I was trying to install Robert Plank's Action PopUp plugin on a WordPress MU blog today. The plugin would activate, but when I tried to update any of its settings, I would get an error message:

Error! Options page not found.

At first I wondered if the plugin was not compatible with the 2.7 version of WordPress, but it seemed to work fine on one of my vanilla WordPress 2.7 installations. Must be an MU problem. It turns out that the new Settings API in WordPress 2.7 owes partial thanks to WordPress MU development. Whereas use of the API is still optional in plain WordPress, MU requires plugins to get on board and scrap the old way of storing settings.

The WordPress Codex has the official story. I'll give you my version...

First, if you don't have one already, you'll need to create a function and add it as a WordPress admin_init action. It'll look something like this:

function myplugin_admin_init() {
	register_setting('myplugin-options', 'myplugin-option1');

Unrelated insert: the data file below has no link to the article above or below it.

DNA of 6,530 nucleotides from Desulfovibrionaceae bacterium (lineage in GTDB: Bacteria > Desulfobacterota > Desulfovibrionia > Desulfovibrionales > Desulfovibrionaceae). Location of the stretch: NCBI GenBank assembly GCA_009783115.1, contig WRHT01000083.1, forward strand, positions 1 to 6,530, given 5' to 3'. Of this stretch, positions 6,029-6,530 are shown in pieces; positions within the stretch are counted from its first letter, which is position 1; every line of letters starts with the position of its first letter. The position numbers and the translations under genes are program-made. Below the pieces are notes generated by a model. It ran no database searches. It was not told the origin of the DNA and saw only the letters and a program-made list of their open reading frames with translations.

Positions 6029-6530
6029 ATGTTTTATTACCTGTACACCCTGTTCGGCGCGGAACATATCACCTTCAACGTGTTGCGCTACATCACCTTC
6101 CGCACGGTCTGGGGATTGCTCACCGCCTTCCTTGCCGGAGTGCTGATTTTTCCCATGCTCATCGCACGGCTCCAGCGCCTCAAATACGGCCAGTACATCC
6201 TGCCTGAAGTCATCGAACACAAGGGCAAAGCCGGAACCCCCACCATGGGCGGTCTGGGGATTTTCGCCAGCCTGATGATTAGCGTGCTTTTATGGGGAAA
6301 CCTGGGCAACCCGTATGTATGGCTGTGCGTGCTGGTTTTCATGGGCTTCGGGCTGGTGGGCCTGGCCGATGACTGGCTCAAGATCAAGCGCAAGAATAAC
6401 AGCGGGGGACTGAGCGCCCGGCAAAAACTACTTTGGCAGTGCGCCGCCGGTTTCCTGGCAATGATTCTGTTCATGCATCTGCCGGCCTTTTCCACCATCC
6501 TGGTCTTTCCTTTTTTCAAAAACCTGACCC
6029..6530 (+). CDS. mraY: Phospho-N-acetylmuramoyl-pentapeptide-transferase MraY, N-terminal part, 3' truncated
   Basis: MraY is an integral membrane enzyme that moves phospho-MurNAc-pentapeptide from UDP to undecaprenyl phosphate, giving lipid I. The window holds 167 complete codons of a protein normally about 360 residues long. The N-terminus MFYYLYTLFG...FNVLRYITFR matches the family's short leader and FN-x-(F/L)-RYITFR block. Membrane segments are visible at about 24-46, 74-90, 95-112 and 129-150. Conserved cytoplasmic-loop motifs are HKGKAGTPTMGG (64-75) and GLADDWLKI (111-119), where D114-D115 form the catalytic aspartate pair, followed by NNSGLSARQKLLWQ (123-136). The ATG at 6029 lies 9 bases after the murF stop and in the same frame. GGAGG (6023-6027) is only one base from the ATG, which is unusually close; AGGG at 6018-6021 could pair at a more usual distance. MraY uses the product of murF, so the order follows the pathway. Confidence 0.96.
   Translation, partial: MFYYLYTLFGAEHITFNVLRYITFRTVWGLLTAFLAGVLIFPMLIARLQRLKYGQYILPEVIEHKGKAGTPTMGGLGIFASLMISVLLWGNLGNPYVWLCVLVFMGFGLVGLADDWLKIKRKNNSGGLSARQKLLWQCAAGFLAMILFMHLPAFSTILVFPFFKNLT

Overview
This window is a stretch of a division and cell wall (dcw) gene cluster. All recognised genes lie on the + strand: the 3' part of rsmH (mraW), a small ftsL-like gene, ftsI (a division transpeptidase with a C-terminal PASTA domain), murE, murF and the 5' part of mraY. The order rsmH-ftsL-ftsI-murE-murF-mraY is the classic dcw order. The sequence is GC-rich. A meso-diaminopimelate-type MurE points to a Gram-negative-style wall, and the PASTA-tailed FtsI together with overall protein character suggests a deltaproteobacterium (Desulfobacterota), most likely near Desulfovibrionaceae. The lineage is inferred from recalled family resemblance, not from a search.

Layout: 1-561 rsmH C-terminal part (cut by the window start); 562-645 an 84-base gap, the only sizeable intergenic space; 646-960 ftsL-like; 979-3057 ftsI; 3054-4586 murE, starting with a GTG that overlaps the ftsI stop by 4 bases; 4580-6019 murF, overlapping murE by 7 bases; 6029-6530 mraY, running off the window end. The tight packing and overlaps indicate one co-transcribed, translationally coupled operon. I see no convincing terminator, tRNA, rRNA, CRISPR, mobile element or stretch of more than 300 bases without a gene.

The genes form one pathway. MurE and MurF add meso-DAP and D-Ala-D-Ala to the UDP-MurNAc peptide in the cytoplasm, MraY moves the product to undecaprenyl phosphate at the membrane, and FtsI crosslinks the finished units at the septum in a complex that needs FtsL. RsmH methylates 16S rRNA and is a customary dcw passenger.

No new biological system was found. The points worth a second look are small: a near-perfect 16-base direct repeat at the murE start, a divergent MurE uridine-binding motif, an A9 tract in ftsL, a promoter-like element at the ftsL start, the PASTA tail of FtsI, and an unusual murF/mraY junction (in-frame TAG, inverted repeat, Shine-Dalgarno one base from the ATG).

register_setting('myplugin-options', 'myplugin-option2');

add_action('admin_init', 'myplugin_admin_init');

Currently, it seems that the only documentation for these functions is in the wp-admin/includes/plugin.php source file.

Basically, register_setting takes three arguments. The first an option group name, so a unique identifier for the all the options for your plugin. The second argument is the name for a single option—it should be unique to avoid conflicts with other plugins. Every option on your plugin settings page needs one.

The third argument is optional; you can specify the name of a callback function (as a string) to sanitize user input before it is stored in the database.

Once you've registered all of your options, you can build your admin settings form like this:

The important thing is that the settings_fields() function appear inside the settings form. As the WordPress Codex explains:

settings_fields() outputs all of the hidden fields that options.php will check, including the nonce. You no longer need to setup the page_options hidden field if you use the new API.

Then, just make sure that the name attribute of your form inputs matches the option name you registered with WordPress.

Thanks to Casey Bisson for his help with this.